A team of scientists were able to grow human stomach tissue from pluripotent stem cells. The tissue is fully functional and could help researchers study gastrointestinal diseases, organ development, and new medications. The details are in a paper that was just published in the journal Nature.
Pluripotent stem cells are cells that are capable of growing into different kinds of tissue depending on the environment and chemical signals. Stem cells naturally occur in embryos but scientists can now produce them from skin cells and other mature cells. Although researchers have been able to grow different types of human tissue in the laboratory, stomach tissue has been a challenge. There is a lack of knowledge on embryonic stomach tissue development and scientists had been unable to grow human stomach tissue from stem cells. This has also made it more difficult to study gastrointestinal diseases such as gastric cancer.
Scientists from the Cincinnati Children’s Hospital Medical Center started their research by studying how stomach tissue develops in growing embryos. After extensive genomic screenings, the team determined that a genetic pathway called WNT/β-catenin helped control stomach tissue development in mice. The researchers then used the pathway to induce human pluripotent stem cells to grow into stomach tissue. The tissue is completely functional and capable of producing both stomach acid and the proper enzymes for digestion. An earlier scientific breakthrough last year allowed scientists to begin growing human intestinal tissue. Now researchers can study the full gastrointestinal system—in a petri dish. This may lead to the development of new treatments and medications for a wide range of stomach diseases, including Hirschsprung’s disease, stomach ulcers, and gastric cancer.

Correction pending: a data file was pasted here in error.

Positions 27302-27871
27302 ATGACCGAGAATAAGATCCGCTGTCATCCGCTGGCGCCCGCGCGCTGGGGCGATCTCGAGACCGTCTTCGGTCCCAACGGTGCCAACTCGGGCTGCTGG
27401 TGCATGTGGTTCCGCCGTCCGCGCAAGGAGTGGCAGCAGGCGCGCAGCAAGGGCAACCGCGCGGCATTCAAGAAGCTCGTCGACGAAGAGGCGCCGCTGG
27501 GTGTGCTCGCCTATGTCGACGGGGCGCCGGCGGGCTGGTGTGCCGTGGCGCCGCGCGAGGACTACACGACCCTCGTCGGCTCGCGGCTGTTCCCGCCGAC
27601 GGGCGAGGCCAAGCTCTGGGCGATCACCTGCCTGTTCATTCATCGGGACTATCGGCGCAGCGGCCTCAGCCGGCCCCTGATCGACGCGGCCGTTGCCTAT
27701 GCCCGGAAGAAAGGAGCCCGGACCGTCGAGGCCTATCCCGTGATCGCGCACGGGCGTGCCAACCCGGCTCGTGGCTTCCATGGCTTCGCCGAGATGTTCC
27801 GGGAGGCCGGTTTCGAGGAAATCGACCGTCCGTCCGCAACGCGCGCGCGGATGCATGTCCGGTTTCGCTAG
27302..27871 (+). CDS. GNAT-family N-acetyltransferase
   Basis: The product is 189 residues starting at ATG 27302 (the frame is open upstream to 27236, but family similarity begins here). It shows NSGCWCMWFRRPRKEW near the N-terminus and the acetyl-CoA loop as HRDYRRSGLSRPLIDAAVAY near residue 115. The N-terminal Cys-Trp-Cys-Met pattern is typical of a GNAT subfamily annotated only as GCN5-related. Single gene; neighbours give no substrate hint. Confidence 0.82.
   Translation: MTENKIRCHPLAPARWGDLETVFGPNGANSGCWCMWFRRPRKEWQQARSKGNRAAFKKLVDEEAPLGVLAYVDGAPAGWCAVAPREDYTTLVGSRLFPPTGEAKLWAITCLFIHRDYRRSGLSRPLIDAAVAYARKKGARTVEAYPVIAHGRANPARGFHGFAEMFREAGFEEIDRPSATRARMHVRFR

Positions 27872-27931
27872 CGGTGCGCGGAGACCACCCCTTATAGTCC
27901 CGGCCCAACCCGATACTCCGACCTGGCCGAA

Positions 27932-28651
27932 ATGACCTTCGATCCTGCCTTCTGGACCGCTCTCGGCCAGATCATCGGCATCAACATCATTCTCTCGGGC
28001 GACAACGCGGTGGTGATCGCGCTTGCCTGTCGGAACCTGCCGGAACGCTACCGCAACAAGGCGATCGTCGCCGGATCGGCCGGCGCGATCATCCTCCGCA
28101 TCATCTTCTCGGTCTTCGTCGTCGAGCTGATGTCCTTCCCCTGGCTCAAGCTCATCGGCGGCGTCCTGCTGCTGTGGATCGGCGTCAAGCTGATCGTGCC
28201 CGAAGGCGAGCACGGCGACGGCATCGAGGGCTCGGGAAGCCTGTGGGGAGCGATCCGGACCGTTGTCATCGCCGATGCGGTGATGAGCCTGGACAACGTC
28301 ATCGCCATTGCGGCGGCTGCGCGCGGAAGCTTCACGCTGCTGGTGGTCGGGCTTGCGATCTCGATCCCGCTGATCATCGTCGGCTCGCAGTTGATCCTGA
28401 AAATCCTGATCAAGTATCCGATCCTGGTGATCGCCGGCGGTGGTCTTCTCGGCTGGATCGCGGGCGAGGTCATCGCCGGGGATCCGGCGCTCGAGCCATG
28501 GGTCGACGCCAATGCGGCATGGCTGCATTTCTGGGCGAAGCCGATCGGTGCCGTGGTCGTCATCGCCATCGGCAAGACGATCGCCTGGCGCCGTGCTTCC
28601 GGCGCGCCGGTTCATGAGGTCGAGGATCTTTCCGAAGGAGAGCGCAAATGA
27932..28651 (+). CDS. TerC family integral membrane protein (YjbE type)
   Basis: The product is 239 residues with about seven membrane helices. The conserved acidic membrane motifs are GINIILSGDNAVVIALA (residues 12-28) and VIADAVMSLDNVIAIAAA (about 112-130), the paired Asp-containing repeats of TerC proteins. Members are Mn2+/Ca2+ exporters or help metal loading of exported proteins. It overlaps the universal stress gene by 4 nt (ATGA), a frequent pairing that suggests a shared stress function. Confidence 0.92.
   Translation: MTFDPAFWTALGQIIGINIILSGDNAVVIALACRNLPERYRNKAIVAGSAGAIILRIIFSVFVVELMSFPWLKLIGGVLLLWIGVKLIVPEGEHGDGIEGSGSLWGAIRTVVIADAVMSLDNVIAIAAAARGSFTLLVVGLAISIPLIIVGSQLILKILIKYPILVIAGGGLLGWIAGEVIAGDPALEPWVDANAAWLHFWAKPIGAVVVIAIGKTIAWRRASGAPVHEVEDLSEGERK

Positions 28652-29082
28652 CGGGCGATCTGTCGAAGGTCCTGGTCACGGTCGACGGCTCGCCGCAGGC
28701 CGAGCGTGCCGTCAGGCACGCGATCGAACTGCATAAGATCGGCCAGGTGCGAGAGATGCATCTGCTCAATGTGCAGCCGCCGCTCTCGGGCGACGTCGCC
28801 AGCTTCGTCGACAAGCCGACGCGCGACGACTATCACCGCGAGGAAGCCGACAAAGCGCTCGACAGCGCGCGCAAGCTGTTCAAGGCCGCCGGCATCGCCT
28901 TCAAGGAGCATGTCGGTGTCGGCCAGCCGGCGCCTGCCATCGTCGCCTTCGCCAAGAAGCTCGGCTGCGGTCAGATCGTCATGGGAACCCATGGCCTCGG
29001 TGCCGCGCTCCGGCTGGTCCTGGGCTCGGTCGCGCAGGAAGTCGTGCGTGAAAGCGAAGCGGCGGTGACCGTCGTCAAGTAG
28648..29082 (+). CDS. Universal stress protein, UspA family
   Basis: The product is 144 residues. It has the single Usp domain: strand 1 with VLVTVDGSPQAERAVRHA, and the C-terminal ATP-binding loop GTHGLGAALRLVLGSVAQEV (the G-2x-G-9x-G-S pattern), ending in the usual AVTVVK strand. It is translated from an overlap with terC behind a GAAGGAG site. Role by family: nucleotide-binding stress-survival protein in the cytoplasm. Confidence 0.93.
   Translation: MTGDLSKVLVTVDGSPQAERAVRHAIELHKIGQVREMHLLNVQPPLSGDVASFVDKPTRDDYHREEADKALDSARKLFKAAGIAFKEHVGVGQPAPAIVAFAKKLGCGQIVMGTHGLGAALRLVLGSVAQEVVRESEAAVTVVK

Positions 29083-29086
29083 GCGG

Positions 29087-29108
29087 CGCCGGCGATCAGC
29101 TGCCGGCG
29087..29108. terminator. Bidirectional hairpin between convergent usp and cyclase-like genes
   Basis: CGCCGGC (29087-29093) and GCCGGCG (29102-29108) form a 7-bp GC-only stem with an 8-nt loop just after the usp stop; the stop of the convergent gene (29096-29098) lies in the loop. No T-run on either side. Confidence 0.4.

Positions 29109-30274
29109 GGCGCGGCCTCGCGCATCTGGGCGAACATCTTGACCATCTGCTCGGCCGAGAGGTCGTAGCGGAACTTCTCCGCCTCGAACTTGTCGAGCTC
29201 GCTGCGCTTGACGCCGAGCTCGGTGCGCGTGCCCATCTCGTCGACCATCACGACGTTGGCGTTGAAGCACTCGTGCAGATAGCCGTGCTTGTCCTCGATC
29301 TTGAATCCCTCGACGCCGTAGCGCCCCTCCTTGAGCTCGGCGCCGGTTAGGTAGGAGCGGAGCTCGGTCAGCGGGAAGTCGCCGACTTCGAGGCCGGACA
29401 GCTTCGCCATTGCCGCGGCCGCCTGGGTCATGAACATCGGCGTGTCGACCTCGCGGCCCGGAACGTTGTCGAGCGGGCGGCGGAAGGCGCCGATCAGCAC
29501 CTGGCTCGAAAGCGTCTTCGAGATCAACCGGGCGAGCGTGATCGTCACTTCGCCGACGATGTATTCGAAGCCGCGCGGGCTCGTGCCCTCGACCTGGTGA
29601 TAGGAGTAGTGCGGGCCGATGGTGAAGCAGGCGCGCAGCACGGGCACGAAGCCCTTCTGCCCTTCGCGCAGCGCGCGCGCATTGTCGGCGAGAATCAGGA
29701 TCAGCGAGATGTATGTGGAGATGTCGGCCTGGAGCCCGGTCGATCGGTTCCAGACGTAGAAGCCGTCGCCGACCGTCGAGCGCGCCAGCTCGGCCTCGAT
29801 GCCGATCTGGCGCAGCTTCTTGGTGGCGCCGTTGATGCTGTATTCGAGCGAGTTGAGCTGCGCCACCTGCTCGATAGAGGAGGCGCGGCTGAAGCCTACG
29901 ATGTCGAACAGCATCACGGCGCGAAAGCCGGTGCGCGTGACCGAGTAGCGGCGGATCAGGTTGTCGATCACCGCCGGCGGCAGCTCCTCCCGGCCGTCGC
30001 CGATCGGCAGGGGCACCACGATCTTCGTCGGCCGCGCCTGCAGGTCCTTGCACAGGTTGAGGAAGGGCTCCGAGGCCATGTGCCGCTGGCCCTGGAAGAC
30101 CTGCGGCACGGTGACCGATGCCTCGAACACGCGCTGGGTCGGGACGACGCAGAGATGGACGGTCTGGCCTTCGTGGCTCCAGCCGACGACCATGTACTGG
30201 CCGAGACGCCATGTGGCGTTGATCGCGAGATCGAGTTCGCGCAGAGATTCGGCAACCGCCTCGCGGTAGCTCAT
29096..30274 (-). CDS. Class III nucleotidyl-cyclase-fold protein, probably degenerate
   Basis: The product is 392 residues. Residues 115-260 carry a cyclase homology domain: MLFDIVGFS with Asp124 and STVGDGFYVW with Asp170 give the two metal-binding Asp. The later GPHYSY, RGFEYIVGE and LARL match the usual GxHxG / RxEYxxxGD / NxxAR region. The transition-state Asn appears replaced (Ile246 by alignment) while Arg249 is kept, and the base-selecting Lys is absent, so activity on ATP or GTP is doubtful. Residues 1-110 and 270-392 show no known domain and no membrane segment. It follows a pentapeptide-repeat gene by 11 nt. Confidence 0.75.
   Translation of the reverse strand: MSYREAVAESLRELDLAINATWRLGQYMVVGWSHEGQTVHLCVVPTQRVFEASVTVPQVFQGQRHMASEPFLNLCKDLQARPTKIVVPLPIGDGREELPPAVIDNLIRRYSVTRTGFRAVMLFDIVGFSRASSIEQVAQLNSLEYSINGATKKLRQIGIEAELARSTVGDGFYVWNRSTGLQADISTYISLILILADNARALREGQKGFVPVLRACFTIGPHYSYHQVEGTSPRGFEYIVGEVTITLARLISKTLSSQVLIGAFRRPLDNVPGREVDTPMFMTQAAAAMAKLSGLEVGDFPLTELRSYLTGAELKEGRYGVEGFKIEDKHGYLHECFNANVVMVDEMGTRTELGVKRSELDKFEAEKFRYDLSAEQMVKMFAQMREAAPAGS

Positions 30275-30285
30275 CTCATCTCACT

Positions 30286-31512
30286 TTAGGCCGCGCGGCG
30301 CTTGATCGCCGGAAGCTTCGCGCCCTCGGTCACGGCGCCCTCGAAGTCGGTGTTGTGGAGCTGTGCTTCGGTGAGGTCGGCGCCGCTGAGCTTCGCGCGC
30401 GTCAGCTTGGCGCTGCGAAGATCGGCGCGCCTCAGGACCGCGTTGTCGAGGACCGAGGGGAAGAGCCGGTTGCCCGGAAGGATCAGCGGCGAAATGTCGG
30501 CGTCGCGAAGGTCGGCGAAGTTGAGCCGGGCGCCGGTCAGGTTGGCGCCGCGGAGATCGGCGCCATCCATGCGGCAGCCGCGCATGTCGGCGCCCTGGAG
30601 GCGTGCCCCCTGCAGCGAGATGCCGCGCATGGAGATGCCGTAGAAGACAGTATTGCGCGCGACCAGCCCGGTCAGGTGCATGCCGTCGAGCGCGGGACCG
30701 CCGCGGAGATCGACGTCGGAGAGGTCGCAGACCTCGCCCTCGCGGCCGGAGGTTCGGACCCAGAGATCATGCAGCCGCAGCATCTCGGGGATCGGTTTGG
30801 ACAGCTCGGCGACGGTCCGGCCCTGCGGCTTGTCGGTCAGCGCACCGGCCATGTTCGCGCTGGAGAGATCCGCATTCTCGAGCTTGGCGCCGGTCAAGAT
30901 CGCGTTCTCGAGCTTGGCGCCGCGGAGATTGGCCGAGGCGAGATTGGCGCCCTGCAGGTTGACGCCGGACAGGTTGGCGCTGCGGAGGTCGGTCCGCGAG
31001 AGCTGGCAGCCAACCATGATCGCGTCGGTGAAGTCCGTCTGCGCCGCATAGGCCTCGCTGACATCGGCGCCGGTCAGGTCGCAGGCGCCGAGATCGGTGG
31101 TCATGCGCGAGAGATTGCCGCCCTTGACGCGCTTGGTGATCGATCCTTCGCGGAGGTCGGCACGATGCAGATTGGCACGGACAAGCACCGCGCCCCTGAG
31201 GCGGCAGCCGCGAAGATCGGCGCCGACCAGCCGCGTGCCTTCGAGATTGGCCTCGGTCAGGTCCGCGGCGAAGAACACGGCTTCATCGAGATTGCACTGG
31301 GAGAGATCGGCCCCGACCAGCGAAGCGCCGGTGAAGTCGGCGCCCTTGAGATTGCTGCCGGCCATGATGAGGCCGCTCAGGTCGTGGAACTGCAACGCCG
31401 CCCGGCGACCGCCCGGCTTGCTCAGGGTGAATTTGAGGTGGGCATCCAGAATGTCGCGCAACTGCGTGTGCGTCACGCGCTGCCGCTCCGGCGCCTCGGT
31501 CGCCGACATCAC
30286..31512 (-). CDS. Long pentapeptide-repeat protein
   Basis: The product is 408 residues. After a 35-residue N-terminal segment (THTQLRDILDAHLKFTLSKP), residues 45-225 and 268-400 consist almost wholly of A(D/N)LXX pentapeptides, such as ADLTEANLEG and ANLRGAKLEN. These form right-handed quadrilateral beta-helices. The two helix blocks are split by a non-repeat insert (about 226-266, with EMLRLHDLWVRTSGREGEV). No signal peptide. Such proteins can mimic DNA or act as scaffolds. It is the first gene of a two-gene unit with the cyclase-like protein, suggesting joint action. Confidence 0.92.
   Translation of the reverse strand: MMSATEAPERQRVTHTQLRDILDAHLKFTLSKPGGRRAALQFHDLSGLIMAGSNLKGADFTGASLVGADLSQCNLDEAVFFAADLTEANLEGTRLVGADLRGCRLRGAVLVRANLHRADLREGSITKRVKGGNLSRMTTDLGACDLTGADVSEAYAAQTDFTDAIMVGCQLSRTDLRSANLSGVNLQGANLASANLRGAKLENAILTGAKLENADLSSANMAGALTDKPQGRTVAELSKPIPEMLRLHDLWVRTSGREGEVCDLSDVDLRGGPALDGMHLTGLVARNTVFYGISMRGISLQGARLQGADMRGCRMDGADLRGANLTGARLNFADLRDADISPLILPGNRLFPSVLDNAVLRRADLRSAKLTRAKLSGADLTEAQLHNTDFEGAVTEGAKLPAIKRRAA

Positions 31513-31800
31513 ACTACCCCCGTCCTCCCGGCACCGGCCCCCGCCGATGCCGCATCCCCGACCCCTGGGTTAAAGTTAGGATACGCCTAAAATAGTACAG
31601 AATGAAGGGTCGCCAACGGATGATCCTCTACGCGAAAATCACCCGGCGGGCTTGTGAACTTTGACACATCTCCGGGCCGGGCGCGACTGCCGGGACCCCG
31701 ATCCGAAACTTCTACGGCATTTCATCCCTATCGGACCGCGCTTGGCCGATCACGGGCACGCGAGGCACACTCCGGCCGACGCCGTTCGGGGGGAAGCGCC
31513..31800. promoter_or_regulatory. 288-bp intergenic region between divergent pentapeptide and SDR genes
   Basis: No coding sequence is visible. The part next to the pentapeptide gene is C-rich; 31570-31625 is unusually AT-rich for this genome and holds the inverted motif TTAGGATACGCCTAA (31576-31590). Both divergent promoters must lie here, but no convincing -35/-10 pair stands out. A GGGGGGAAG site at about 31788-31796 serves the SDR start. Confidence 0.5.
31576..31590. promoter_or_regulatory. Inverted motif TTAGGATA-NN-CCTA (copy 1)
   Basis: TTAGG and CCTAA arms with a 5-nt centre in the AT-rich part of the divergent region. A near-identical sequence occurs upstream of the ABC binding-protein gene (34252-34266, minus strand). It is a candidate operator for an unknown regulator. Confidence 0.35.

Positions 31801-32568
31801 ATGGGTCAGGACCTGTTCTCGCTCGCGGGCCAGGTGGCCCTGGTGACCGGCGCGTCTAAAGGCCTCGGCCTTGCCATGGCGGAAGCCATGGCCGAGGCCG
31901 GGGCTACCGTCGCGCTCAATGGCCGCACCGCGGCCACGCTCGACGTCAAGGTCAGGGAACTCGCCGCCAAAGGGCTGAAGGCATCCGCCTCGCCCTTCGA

The team’s findings will make it much easier for researchers to study the human gastrointestinal tract. By studying stomach tissue generated from pluripotent stem cells, scientists can begin working on treatments for diseases such as gastric cancer, one of the most common types of cancer.
McCracken et al. Wnt/β-catenin promotes gastric fundus specification in mice and humans. Nature (2017).